On the other hand, the science of jurisprudence or Fiqh (literally meaning 'to understand'), is the manmade effort to understand this divine message and translate it to worldly laws and rules. That is why fiqh changes with time, place and people. Unlike Sharia, fiqh is human not sacred and changing, not eternal. It is thanks to fiqh that the meanings of Sharia are continuously unfolding across Muslims' changing, contexts keeping it relevant to their times.
It is a common and dangerous misinterpretation to equate divine Sharia and the power it has over hearts and minds, with manmade fallible fiqh. Many pretend to discuss Sharia, while in effect they are discussing fiqh, bestowing a sacredness on fiqh that does not belong to it. Fiqh always comprised multiple human understandings and interpretations of Sharia. In fact, Ikhtilaf, which means difference in opinion, is widely recognized and respected in Islamic legal tradition. The Prophet Muhammad is reported to have said: "Ikhtilaf ummati rahma" i.e., differences in my community is [a form of] mercy. This encouragement and acceptance of "dissent" and differences in opinion explains in part why there are also different madhahib.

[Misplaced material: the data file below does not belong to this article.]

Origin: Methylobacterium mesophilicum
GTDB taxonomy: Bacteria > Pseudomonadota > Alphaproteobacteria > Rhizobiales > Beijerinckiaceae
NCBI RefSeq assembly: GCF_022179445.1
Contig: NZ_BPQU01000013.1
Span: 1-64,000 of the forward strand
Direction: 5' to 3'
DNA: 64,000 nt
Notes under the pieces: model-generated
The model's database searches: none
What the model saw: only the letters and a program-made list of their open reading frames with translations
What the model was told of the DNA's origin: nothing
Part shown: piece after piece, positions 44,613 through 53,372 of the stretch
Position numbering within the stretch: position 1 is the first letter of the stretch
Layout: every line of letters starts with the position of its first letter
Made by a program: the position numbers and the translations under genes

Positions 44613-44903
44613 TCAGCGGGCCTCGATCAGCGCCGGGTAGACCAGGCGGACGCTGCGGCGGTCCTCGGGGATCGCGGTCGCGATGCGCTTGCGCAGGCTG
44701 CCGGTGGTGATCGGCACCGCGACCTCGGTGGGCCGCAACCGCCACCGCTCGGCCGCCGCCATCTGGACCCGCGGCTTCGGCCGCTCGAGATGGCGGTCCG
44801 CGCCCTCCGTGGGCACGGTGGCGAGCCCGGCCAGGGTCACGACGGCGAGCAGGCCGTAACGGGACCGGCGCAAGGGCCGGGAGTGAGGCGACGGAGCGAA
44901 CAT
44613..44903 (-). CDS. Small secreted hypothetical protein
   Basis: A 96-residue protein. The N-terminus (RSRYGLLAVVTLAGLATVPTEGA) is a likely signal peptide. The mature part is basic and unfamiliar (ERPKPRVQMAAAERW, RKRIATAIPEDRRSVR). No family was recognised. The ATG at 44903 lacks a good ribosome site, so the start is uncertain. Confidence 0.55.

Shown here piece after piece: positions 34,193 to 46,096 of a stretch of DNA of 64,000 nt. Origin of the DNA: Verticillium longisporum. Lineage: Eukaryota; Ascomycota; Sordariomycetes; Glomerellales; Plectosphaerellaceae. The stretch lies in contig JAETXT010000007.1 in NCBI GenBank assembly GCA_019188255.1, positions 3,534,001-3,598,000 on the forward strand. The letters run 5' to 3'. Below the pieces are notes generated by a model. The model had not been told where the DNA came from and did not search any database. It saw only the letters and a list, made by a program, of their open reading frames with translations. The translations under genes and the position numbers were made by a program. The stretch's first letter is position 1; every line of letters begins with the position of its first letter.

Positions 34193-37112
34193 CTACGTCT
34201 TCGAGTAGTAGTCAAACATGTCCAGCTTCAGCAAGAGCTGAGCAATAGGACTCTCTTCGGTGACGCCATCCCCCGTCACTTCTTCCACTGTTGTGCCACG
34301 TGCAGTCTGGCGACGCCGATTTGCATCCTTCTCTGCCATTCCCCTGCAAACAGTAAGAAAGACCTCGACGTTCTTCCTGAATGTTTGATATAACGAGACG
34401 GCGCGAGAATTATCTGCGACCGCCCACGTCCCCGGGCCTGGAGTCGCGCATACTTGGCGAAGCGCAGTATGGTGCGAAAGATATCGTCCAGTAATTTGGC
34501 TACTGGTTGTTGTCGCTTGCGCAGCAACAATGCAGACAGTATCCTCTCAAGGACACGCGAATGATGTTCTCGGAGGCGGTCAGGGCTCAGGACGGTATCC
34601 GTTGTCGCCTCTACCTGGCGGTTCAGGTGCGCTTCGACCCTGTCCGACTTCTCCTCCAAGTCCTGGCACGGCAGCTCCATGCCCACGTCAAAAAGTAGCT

As Afghanistan is entering a new chapter in its existence, one where Sharia will continue to play an important role, it is crucial not to lose focus of its true values, principles, and objectives, particularly the following:
These values, contained in the corpus of Sharia, are consistent with universal human rights principles and values. When followed, these values would lead to gender equality and justice in law and in practice. In that sense, Sharia is closer to the concept of ethics that guide humans in the direction of justice and the right set of conduct.
Across the ages, Muslim jurists have continuously attempted to address the changing contexts and needs of their societies. To find solutions to new issues, they have gone back to the sacred texts, examined the knowledge that had been developed, and considered the new experiences and issues that may have emerged – all this while applying Islamic juristic methods and principles (usul al-fiqh) (literally meaning 'the rules of understanding'). This rich trajectory of creating Islamic knowledge that is relevant to every time and place, can continue to thrive in today's Afghanistan, in a way that is adapted to its needs, including when addressing issues related to gender equality and justice.